Gender Dimensions of Child Labor and Street Children in Brazil

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The authors review child labor and the situation of street children in Brazil from a gender perspective. Relying primarily on Brazil's national household survey for 1996, the authors examine various dimensions of child labor by gender, including participation, intensity, and type of activities; the relationship between child labor, education, and future earnings; and the risks of child labor to health and well-being. They also summarize approaches to prevent and eliminate child labor and street children in Brazil. The authors find that more boys than girls work in Brazil especially in rural areas where boys are concentrated in the agricultural sector, that many children both work and attend school, and that girls attain higher levels of education than boys on average, even when considering number of hours worked. The exception is the 11-14 category. They also find that an individual's earnings are correlated with age of entry into the labor market. The earlier a child begins to work, the lower his or her earnings. And girls are more adversely affected by early labor force entry than boys, with the gender differential increasing the earlier a child begins to work. Taking poverty as the primary contributor to child labor, government programs to combat child labor are well designed in that they compensate families for a child's foregone earnings and address family factors that lead to poverty. However, programs could be improved by explicitly considering the gender dimensions of child labor. The authors point to the need for analysis of the impact of child labor on health, and specifically to the gender and sex-differentiated impacts. They suggest the need to address gender in intervention strategies for street children, as well as research on child labor in domestic service where girls are overrepresented.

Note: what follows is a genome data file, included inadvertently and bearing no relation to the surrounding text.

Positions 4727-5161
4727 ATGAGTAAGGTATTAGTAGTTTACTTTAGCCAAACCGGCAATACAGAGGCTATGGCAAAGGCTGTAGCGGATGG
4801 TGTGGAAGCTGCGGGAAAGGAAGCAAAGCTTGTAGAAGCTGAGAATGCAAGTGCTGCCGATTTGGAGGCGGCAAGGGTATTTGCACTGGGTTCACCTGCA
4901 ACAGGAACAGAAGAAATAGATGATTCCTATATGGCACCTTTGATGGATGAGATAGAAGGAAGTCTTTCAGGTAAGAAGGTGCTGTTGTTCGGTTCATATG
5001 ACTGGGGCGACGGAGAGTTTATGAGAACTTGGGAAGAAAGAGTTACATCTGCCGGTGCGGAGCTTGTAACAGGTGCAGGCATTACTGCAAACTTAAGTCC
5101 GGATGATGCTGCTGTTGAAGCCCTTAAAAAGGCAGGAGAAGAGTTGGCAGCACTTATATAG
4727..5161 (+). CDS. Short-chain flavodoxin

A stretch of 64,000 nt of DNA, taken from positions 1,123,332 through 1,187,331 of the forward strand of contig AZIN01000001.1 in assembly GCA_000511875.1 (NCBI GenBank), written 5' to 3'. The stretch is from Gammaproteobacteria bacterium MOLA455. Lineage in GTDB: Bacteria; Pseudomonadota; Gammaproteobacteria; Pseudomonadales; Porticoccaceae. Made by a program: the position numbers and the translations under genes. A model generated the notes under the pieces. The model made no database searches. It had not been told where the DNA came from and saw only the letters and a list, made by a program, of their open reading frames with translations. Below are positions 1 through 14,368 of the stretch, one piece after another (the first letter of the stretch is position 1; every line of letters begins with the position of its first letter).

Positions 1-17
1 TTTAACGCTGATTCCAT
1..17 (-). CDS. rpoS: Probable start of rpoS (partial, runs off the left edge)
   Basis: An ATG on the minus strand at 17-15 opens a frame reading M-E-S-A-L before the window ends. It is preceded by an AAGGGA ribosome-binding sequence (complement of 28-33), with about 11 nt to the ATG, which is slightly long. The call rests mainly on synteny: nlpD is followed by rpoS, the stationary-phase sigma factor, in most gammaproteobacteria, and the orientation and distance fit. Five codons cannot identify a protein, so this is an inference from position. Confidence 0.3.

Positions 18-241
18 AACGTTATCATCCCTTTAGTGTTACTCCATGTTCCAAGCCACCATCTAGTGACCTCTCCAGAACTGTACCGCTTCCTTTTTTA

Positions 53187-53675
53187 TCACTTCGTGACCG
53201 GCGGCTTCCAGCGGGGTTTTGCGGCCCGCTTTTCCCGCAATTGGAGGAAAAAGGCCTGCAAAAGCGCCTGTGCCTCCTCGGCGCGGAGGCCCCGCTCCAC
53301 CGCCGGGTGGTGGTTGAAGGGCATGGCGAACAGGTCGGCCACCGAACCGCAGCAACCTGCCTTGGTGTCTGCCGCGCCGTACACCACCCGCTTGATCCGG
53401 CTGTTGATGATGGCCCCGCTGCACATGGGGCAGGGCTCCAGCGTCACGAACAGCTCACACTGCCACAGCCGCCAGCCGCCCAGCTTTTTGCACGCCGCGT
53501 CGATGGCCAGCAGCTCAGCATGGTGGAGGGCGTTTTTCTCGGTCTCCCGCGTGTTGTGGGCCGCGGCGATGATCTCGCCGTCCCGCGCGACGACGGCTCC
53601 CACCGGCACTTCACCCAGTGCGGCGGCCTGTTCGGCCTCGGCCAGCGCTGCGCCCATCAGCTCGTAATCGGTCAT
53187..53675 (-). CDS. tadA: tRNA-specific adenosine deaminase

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Gustafsson-Wright, Emily; Pyne, Hnin Hnin. 2002. Gender Dimensions of Child Labor and Street Children in Brazil. Policy Research Working Paper;No. 2897. © World Bank, Washington, DC. License: CC BY 3.0 IGO.
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